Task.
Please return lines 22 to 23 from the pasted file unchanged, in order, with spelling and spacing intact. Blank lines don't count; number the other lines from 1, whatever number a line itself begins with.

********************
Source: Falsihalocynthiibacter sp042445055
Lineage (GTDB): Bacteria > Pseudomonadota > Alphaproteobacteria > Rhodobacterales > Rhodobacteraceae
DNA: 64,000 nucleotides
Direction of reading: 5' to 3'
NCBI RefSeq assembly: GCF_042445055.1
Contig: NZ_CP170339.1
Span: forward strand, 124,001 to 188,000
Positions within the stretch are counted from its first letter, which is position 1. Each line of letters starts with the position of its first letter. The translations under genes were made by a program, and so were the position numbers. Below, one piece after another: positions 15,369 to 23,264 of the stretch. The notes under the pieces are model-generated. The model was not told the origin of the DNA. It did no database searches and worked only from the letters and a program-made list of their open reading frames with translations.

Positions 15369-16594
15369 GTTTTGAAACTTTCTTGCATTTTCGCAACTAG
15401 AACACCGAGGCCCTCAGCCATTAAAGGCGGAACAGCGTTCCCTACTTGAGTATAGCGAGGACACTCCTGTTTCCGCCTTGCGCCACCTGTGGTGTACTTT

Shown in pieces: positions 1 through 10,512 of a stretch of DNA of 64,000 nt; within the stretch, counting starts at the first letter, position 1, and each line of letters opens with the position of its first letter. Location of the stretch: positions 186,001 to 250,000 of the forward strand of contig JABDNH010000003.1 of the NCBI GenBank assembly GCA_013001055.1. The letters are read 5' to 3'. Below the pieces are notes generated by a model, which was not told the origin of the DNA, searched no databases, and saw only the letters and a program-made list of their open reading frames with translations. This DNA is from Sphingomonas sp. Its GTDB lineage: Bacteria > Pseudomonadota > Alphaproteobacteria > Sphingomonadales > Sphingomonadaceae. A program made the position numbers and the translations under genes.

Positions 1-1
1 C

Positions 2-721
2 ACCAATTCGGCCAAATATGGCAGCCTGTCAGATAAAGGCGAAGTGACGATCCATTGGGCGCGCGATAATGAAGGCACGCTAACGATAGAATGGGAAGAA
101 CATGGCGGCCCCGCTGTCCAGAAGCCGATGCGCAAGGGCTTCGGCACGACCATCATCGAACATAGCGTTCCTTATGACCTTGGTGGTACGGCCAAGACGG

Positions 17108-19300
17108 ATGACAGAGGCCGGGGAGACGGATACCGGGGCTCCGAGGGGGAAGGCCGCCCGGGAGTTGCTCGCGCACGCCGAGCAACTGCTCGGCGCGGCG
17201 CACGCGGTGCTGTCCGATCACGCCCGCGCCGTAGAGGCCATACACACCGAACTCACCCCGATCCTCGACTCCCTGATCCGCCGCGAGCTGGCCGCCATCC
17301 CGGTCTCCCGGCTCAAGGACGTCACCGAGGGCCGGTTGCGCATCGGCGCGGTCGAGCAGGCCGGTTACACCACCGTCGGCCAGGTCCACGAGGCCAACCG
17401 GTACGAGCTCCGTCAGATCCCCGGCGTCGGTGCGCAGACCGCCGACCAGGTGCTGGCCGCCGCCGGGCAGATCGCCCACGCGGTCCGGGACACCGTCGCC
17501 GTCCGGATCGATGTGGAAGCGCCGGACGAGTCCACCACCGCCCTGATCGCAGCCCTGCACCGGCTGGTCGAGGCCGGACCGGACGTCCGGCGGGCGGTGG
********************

17401 GTACGAGCTCCGTCAGATCCCCGGCGTCGGTGCGCAGACCGCCGACCAGGTGCTGGCCGCCGCCGGGCAGATCGCCCACGCGGTCCGGGACACCGTCGCC
17501 GTCCGGATCGATGTGGAAGCGCCGGACGAGTCCACCACCGCCCTGATCGCAGCCCTGCACCGGCTGGTCGAGGCCGGACCGGACGTCCGGCGGGCGGTGG